Rangers captain James Tavernier has called on clubs and security staff to prevent a repeat of Friday night’s shocking scenes when a fan confronted him during the 1-1 draw with Hibs.
Hibs chief executive Leeann Dempster was forced to apologise to Tavernier after a pitch invader leapt from the East Stand to square up to him.
The incident occurred despite Hibs chiefs drafting in 50 extra stewards after a glass bottle was thrown at Celtic ace Scott Sinclair just six days earlier.
Scottish football has seen a worrying rise in unsavoury episodes this season with missile throwing and unacceptable chanting among the incidents that have marred the game.
Tavernier wants more done to stop incidents like Friday night’s.
The Englishman said: “Every time I have played at Easter Road, that stand is normally the rowdy bit where their fans are saying stuff.
“First and foremost, no fans should be allowed on the pitch. That is down to the security. It shouldn’t happen.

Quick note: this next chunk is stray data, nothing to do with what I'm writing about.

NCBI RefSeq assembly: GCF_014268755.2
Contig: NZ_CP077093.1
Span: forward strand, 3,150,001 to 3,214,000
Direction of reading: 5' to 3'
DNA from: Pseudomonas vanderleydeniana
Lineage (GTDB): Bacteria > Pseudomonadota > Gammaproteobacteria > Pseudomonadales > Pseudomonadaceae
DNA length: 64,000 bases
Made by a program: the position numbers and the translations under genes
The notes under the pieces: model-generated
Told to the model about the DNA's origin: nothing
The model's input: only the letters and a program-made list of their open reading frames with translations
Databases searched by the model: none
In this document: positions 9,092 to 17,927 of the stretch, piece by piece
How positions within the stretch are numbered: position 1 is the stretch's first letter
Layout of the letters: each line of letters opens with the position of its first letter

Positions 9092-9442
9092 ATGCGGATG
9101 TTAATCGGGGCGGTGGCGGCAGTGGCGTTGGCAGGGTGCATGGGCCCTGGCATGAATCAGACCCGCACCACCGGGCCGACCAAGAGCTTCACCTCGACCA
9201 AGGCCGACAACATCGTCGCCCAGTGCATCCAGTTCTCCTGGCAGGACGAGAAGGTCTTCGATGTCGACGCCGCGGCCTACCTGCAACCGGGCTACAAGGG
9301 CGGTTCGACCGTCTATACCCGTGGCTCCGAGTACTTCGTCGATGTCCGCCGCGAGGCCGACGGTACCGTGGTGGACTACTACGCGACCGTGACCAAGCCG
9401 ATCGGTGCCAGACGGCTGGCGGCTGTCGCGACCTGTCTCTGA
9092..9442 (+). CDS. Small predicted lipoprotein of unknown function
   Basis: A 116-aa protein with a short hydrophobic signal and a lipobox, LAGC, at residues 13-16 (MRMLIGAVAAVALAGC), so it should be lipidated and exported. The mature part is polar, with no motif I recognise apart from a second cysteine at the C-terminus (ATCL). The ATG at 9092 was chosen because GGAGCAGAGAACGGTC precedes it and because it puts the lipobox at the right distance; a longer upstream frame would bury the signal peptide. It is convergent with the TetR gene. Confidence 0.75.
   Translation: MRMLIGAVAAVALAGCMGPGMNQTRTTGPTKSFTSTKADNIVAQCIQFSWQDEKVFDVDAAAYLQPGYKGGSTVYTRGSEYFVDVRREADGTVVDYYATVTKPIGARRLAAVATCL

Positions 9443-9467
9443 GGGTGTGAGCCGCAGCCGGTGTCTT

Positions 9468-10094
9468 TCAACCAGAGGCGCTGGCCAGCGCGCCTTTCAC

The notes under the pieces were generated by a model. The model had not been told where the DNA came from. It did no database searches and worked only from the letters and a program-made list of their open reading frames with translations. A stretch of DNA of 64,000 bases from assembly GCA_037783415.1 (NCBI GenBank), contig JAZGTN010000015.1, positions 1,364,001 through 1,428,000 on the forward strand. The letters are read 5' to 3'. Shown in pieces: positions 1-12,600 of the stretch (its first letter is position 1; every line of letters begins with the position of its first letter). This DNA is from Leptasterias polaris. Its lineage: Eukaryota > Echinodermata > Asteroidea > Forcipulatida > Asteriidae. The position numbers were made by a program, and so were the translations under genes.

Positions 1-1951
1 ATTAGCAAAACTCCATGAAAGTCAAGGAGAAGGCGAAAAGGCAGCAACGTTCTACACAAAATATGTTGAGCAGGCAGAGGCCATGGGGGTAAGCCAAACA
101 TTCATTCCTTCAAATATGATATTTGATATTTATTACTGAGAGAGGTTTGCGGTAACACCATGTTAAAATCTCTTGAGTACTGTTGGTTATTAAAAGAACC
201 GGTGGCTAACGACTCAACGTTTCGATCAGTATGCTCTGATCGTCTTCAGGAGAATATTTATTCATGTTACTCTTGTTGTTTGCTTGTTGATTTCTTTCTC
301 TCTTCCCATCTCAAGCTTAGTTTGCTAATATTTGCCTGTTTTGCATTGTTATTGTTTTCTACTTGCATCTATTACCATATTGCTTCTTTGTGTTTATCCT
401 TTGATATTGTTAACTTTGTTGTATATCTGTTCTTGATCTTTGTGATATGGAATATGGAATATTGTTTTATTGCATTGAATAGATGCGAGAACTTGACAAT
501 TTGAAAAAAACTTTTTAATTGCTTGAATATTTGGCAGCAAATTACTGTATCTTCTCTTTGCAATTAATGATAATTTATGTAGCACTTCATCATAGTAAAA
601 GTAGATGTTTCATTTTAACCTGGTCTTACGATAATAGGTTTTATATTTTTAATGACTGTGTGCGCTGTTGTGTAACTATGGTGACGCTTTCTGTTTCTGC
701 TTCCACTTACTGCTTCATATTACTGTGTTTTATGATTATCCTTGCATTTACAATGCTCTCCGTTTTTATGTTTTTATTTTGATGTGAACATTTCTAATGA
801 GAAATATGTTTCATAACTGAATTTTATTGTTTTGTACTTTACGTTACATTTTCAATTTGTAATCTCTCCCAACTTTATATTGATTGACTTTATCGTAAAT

“No player should be targeted by fans going on the pitch or having coins thrown at them. We had an incident a few years ago where they raided Hampden. These things shouldn’t happen.
“That is down to the clubs and the security to stop this, but fans shouldn’t be trying to intervene.
“It’s stupid. It shouldn’t be allowed at football stadiums. Fans should be enjoying the game, they shouldn’t be able to jump on the pitch and interfere with any players.
“Leeann has apologised and it should be kicked out of football. We saw incidents a week ago and it shouldn’t be happening.”
The confrontation came just as referee Steven McLean blew the half-time whistle.
The supporter from the East Stand brushed past a steward before leaping the hoardings to enter the playing surface.
Tavernier was bending down to pick up the ball but the man kicked it away before pushes were exchanged between the pair.
Two police officers then moved in quickly to arrest the supporter.
Dempster admitted after Friday’s 1-1 draw she was “embarrassed” by the affair and refused to rule out closing Easter Road’s trouble-spot sections if fans continue to step out of line.
Tavernier added: “It is one of those things where your instincts just kick in.
“Someone has come on, I didn’t know what he intended to do when he booted the ball and caught us.
“But it is one of those things where you need to keep a cool head and not react. The police came in and escorted him away.”